Ugandan women in the IPA WINGS program

Poverty is a staggering problem, with 46 percent of the world’s population living on less than 5.50 USD per day. Research shows that individuals experiencing poverty can leverage investments to increase their self-employment activities and improve their livelihoods  but often lack access to credit and insurance, thereby limiting their potential to benefit from investment opportunities.

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Social Media apps on a phone - via dole777 on Unsplash

As financial services digitize, more consumers are bringing their experiences online as well, using social media channels like Facebook and Twitter to raise concerns and issues with specific products or services. Social media data could shed new light into the issues that affect digital consumers and how providers are responding to these complaints.

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Community policing, which aims to create opportunities for positive, mutually respectful interactions between civilians and the police, may increase citizen trust and enhance the ability of police to enforce the law, but little evidence has existed on this model outside of the US and other developed countries.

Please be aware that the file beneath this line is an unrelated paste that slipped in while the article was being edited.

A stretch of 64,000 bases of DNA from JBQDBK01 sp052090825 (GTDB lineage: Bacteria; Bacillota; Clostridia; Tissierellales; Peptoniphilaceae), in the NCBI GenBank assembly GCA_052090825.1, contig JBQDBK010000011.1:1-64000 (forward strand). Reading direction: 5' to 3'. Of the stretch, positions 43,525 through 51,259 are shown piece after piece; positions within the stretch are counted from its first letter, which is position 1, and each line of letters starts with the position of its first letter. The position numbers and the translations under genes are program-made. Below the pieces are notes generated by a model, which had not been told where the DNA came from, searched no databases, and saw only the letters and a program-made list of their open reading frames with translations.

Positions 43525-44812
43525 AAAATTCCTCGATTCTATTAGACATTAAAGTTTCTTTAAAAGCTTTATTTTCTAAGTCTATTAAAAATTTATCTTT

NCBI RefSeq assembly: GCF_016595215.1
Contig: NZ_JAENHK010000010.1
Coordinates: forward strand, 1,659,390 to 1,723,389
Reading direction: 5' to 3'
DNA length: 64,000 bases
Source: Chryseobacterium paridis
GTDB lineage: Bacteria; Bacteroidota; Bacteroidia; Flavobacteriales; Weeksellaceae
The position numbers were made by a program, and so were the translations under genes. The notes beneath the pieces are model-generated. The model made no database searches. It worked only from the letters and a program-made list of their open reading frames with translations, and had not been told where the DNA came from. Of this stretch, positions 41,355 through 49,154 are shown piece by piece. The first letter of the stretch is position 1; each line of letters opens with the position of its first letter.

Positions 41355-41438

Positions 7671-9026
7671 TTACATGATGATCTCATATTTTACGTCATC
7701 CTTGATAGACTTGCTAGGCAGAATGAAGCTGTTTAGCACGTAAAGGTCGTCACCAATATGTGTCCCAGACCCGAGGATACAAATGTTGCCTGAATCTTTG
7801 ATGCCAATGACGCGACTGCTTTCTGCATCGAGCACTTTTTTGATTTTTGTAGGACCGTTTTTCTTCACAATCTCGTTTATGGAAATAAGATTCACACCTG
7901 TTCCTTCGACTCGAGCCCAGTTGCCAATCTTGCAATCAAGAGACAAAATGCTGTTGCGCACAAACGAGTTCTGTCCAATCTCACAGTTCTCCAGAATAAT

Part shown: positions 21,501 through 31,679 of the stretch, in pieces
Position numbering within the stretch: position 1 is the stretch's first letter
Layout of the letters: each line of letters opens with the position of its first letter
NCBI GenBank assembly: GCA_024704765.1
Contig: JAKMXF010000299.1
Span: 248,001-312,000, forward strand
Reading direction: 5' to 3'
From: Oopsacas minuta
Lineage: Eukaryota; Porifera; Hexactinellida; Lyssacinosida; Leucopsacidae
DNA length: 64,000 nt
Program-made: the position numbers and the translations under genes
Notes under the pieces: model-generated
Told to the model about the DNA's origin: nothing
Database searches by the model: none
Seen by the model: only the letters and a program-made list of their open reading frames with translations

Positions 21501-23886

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A Ugandan youth working on a bicycle
In developing countries with high unemployment, cash grants can provide poor people with the capital to invest in small enterprises. If people are not too constrained in their ability to earn and save, grants will simply offer a kick start to higher work and income levels, levels they would have some years later even without the grants. If it is difficult to save or accumulate assets, however, one-time investments could propel people out of poverty permanently. Which is it?
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Uganda has made substantial advancements in financial consumer protection policy in recent years but understanding whether and how the financial sector complies with these new regulations can be a challenge.

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In Uganda, rural households face challenges in ensuring that children attend school due to high school fees and a mismatch in the timing of when fees are due and when income is earned. Researchers are evaluating the impact of a digital school fee loan, with and without a direct repayment incentive, on repayment rates, households’ well-being, and students’ educational outcomes.

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Educate!

In sub-Saharan Africa, where youth unemployment rates are very high, teaching students the skills required to be successful entrepreneurs or to compete in the formal labor market has the potential to reduce youth unemployment, drive economic growth, and reduce poverty. Whether such skills – particularly soft skills – can be taught, however, is an open question. In Uganda, researchers partnered with Educate!